Economic aspects

The treaty was "a triumph of intercultural negotiation" that gave Russians access to Chinese markets for expensive furs; Russians purchased porcelain, silk, gold, silver, and tea as well as with provisions for the northern garrisons.[18] The cross-border trade created a multiethnic character to Nerchinsk and Kyakhta in Siberia. They became locales for the interaction of Russian, Central Asian, and Chinese cultures. The trade extended European economic expansion deep into Asia. Profitable trade fell off in the 1720s because the policies of Peter I limited private initiative and ended Siberia's role as a major economic link between the West and East.[19]

Later developments

Russian interest in the Amur River was revived in the 1750s. In 1757 Fedor Ivanovich Soimonov was sent to map the area. He mapped the Shilka, which was partly in Chinese territory, but was turned back when he reached its confluence with the Argun. In 1757 Vasili Fedorovich Bradishchev was sent to Peking to investigate the possibility of using the Amur. He was received cordially and given a definite no. After that the matter was dropped.[20]

In 1799, when Adam Johann von Krusenstern visited Canton he saw an English ship that had brought furs from Russian America in five months as opposed to the two years or more for the Okhotsk–Yakutsk–Kyakhta route. He saw that this could replace the overland trade. He submitted a memoir to the Naval Ministry which led to his command of the first Russian circumnavigation. He was able to sell American furs at Canton after some official resistance. Only when he returned to Kronstadt did he learn that his presence in Canton had provoked an edict making clear that Russian trade with the Middle Kingdom would be confined to Kyakhta.[21]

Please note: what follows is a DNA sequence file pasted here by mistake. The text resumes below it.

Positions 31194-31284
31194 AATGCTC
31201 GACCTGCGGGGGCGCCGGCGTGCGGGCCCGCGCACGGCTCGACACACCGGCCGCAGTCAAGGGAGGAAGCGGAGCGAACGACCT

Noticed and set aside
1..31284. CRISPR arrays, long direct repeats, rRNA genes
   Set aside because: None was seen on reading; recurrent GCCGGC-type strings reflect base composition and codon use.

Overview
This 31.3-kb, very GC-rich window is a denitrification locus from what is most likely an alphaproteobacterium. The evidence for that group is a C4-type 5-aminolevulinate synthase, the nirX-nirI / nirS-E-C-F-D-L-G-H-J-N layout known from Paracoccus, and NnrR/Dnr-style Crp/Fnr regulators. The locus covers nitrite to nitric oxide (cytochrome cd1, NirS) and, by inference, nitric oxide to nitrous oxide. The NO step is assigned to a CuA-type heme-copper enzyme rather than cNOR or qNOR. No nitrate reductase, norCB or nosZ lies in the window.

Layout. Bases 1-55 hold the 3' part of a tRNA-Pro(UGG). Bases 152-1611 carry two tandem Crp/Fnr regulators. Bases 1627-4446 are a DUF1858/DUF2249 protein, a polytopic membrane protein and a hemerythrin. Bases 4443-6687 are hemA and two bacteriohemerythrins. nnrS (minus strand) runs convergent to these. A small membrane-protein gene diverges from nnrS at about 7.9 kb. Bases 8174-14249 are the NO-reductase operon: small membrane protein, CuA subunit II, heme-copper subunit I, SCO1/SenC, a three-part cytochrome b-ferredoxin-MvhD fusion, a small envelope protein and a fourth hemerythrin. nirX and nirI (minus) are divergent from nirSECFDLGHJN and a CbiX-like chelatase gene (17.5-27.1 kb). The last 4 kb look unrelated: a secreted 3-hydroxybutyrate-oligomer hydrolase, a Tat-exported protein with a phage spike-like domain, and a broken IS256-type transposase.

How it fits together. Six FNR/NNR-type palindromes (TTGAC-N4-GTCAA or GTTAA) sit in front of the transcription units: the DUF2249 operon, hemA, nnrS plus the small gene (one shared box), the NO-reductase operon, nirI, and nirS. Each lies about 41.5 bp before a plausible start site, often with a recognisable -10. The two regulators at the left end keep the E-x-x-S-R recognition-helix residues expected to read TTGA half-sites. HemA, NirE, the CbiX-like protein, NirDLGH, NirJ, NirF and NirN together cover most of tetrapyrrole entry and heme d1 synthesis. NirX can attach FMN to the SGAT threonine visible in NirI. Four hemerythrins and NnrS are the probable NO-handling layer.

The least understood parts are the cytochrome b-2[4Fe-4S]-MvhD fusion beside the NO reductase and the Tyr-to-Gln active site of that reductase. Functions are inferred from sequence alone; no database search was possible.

For the rest see Treaty of Kyakhta and Amur Annexation.

See also


  1. ^ Krausse, Alexis Sidney (1899). Russia in Asia: a record and a study, 1558–1899. G. Richards. pp. 330–331. Retrieved 26 August 2011.
  2. ^ V. S. Frank, "The Territorial Terms of the Sino-Russian Treaty of Nerchinsk, 1689", The Pacific Historical Review 16, No. 3 (August 1947), 265–270. Cited: p. 269: "[...]it appears that according to the Latin text of the treaty (the only valid text!)[...]"